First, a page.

August 30, 2011

Bani Thani: Dressing up Mona Lisa in Rajasthani miniature art

I first discovered Rajasthan miniature artist, Gopal Swami Khetanchi's painting, Bani Thani [All Dressed Up]** few years ago and could not help but be drawn towards it. However, it eventually slipped from my mind and it was not until a few weeks ago that I recalled the painting once again when I spotted a girl carrying a tote emblazoned with the painting at Delhi Airport (talk about a fantastic example of marrying fashion to art).

While I must confess that I do not worship Mona Lisa as such, what intrigued me about this particular painting was that Mona Lisa had been depicted in a traditional Kishengarh miniature painting style. What with Rajasthani miniature paintings having been influenced by Mughal miniature paintings as a result of cultural cross-pollination between the two cultures in the 16th and 17th centuries, each particular region in Rajasthan has nonetheless developed its own individual school of painting over the centuries; the paintings of Kishengarh school are particularly renowned.

Here is a quintessential Kishengarh painting below:

Upon researching more about Kishengarh paintings, I learnt that the painting above is called Bani Thani and known as India's Mona Lisa. Khetanchi's Bani Thani therefore literally transposed Mona Lisa into the Kishengarh painting context, merging the worlds of 16th century Rajasthan and Florence in his re-interpretation of Mona Lisa.

This painting below is another representative of Rajasthan miniature painting:

Apart from the miniature artists' superlative ability to so effectively create and convey a microcosm through the minute, painstaking nature of their art, I have also thought much about the two-dimensional figures that populate these paintings. The ubiquitous presence of Krishna-Radha, kings and queens, courtiers, and their attendants: yet, who are they? What are they thinking? Why is it that they happen to be where they are in the paintings? At times, it seems that the lovingly detailed leaves conjure up a greater air of vitality than the figures themselves. The figures in turn are shrouded in mystery, performing within the painting and yet, their faces are impassive, refusing to reveal what lies beneath their perfectly manicured features.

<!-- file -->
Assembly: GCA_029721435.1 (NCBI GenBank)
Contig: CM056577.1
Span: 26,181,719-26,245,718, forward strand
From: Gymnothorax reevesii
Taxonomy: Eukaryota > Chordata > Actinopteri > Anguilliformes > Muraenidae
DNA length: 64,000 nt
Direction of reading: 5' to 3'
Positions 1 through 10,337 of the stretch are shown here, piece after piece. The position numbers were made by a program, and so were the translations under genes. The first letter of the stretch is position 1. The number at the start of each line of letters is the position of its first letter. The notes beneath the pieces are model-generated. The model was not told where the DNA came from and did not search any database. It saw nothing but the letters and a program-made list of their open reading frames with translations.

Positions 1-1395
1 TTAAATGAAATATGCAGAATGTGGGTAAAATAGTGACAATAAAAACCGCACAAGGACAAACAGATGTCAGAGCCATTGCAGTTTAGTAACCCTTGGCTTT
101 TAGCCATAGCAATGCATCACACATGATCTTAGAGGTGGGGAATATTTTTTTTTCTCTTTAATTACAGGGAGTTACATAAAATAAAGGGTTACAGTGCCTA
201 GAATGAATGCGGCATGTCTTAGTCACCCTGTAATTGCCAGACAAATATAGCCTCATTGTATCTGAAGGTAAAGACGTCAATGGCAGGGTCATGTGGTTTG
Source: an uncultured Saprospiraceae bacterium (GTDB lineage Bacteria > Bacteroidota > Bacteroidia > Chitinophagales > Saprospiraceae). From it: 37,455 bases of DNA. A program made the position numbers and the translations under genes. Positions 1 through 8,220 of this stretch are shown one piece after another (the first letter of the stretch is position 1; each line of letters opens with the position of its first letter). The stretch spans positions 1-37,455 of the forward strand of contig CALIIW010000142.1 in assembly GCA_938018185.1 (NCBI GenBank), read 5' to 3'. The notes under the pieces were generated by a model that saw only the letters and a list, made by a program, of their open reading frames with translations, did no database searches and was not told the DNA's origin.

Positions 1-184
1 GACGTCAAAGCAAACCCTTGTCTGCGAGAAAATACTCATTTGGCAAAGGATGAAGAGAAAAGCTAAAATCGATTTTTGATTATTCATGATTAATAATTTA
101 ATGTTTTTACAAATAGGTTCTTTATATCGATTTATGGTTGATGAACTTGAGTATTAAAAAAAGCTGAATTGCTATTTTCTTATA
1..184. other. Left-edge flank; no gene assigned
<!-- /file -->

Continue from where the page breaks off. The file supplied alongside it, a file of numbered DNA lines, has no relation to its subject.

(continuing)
Mona Lisa's legendary enigmatic smile can compel even a casual viewer to become a detective in their quest to decode Mona Lisa's thoughts - and the layers of interpretations about this smile that have accumulated over the centuries are testimony to this greatest art mystery. In that context, having migrated from 16th century Florence to the world of a Rajasthan miniature painting, the transition is not as jarring as one might think. Apart from the momentary and immediate visual interest the painting generates for the viewer upon seeing Mona Lisa having donned Rajasthani regalia and costume, there is also the matter of Mona Lisa easily adopting a similar manner of carriage to that of the women in the miniature paintings. She thus perfectly fits into this sisterhood of elegant inscrutability, easily embracing this incredibly beautiful yet mysterious world. As she continues to radiate a simultaneous sense of mystery and serenity, one can quite almost forget her earlier Italian incarnation...

*For further reading, here's an article I wrote about contemporary Rajasthani miniature artists


  1. "Bani Thani" is such a brilliant concept. Are there any tutorials on doing a kishengarh paintings? I am sure it must require years of dedication and love for the art. These paintings have always intrigued and amused me. Beautiful indeed.

  2. First of all, Doctor Sahiba, I would like to extend you a warm welcome over here:)

    Yes, Bani Thani *is* a brilliant concept - regarding tutorials, for example, if you read the article I wrote about the miniature artists, they told me they hold workshops in their respective villages where they teach their particular school of miniature painting (Jaipur). However, it does require years of dedication - also, both the love and skill of the craft has been passed down from generation to generation in the artists' families. It is firmly embedded in their genes:)


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